Ca’ Foscari University Venice, Department of Linguistics and Comparative Cultural Studies
Alpen-Adria University Klagenfurt, Department of English and American Studies
Department of English and American Studies
Phone: 43 (0) 463 2700 2501
Project: ‘Word trucks’ and ‘voice canoes’ as sources of playful associations: Meaning interpretations of novel English compounds by monolingual and bilingual speakers
This project investigates figurative associations that can underlie a playful interpretation of words. More specifically, the project focuses on the role of conceptual figurativity in word play, i.e. on how conceptual metaphors and metonymies can contribute to the occurrence of word play. The investigation is set in the context of New Zealand and involves monolingual speakers of English and bilingual speakers of English and Māori, the indigenous tongue of New Zealand. Comparing monolingual with bilingual speakers allows testing the hypothesis of whether bilingual speakers appear to be more creative (cf. Kharkurin 2012) and playful in their association to the novel English compounds. To test this idea, a task was designed which asked participants to interpret the meaning of a set of novel English noun-noun compounds. Twelve test items were created by combining general lexical items from different semantic domains (cf. Maguire 2010), providing associative space for interpretation. Data were collected during a one year research stay at the University of Waikato; a total of 140 monolingual and bilingual university students of New Zealand European and Māori ethnicity participated in the task. The analysis and the results from this project intend to add to an exploration of the cognitive dimensions of wordplay emerging from meaning interpretations.
Alexander Onysko holds a doctorate in English linguistics from the University of Innsbruck and is Associate Professor in English Language and Linguistics at Ca’ Foscari University in Venice. He also lectures in English linguistics at the University of Klagenfurt. Previously, Alexander held a post-doctoral position in English linguistics at the University of Innsbruck and acted as temporary full professor in English linguistics at the University of Hamburg, the University of Bochum, and the University of Innsbruck. In 2011, he was a visiting scholar at the School of Māori and Pacific Development at the University of Waikato in New Zealand to initiate his current research project on the semantics of compounding and on the representation of cultural conceptualizations in New Zealand English as spoken by Māori–English bilinguals.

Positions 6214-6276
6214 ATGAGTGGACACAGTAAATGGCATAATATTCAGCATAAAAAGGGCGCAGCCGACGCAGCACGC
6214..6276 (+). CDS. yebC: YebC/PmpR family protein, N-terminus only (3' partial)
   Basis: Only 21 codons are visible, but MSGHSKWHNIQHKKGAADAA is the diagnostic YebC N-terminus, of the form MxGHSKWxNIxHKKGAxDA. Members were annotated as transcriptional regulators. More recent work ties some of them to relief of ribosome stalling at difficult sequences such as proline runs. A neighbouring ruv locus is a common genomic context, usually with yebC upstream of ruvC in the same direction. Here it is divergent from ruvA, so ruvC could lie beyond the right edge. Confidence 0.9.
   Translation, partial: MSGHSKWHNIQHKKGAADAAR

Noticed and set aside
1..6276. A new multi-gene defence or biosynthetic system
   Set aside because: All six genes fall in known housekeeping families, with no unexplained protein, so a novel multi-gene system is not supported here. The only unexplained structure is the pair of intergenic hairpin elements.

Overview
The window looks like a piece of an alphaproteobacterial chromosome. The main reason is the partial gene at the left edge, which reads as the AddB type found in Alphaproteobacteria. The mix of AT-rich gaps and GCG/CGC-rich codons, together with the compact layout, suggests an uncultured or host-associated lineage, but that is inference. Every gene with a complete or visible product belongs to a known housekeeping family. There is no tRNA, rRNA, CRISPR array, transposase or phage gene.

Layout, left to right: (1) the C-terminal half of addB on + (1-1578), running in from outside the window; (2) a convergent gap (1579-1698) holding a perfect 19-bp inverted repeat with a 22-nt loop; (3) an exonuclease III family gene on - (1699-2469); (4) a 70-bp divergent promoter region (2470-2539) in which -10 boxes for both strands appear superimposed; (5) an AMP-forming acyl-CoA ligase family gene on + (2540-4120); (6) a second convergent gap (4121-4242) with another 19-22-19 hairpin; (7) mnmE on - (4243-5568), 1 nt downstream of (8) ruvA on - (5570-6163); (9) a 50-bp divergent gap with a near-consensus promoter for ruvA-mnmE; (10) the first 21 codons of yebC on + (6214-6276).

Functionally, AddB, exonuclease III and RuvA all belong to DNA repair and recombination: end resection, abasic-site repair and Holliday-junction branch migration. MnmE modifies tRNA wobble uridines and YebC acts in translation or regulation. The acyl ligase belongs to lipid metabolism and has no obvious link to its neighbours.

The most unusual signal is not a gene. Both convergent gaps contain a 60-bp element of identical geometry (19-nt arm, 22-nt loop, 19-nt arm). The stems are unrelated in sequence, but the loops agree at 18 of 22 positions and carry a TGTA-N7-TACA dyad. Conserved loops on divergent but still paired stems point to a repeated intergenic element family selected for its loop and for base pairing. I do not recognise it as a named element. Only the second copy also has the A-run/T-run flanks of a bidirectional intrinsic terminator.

His research interests are in the areas of language contact, cognitive linguistics, word formation, and World Englishes. He has carried out an investigation of English influence on German in the German newsmagazine Der Spiegel, and has continued to work on English–German language contact focusing on hybrid compounds, anglicism discourse, and, in joint studies, on grammatical gender assignment and on pragmatic aspects of lexical borrowing. In addition, he has carried out research on language contact between Māori and English in New Zealand and has conducted a joint study on the use of Māori borrowings in hybrid compounds of New Zealand English and on the use of selected Māori borrowings in corpora of New Zealand English. His current research project in the network is based on a dataset of meaning associations to novel English compounds by monolingual and bilingual New Zealanders.
Onysko, Alexander (2007): “Anglicisms in German: Borrowing, Lexical Productivity, and Written Codeswitching.” Berlin & New York: De Gruyter. [Linguistik – Impulse und Tendenzen]; pp. 376.
Onysko, Alexander (2009): “Exploring discourse on globalizing English: A case study of discourse on anglicisms in German”,in: English Today 25/1, 25-36.
Degani, Marta & Alexander Onysko (2010): “Hybrid compounding in New Zealand English”, in: World Englishes 29/2, 209-233.
Onysko, Alexander (2010): “Casting the conceptual spotlight: Hybrid compounding in German as an example of head-frame internal specifier selection”, in: Alexander Onysko & Sascha Michel (eds.): Cognitive Perspectives on Word Formation. Berlin & New York: De Gruyter, 243-300.
Onysko, Alexander (2010): “Phrases, combinations, and compounds in the English Dialect Dictionary as a source of conceptual metaphors and metonymies in Late Modern English dialects”, in: Manfred Markus, Clive Upton & Reinhard Heuberger (eds.): Joseph Wright’s English Dialect Dictionary and Beyond. Frankfurt a. Main: Peter Lang. 131-153.
Onysko, Alexander & Andreea S. Calude (2014): “Comparing the usage of Māori loans in spoken and written New Zealand English: A case study of ‘Maori’, ‘Pakeha’, and ‘Kiwi’”,in: Eline Zenner & Gitte Kristiansen (eds.): New Perspectives on Lexical Borrowing: Onomasiological, Methodological, and Phraseological Innovations. Berlin & New York: De Gruyter, 143-170.
Onysko, Alexander and Marta Degani (2014): “Listening to a voice canoe: Differences in meaning association between Māori bilingual and Pākehā monolingual speakers”, in: Alexander Onysko, Marta Degani & Jeanette King (eds.): He Hiringa, He Pūmanawa – Studies on the Māori Language: In Honour of Ray Harlow. Wellington, NZ: Huia Publishers, 179-210.
Onysko, Alexander (2014): “Figurative processes in meaning interpretation: A case study of novel English compounds”, in: Yearbook of the German Cognitive Linguistics Association 2, 69-88.
Onysko, Alexander (2015): “Enhanced creativity in bilinguals? Evidence from meaning interpretations of novel compounds”, in: International Journal of Bilingualism, OnlineFirst published on January 30, 2015. doi:10.1177/1367006914566081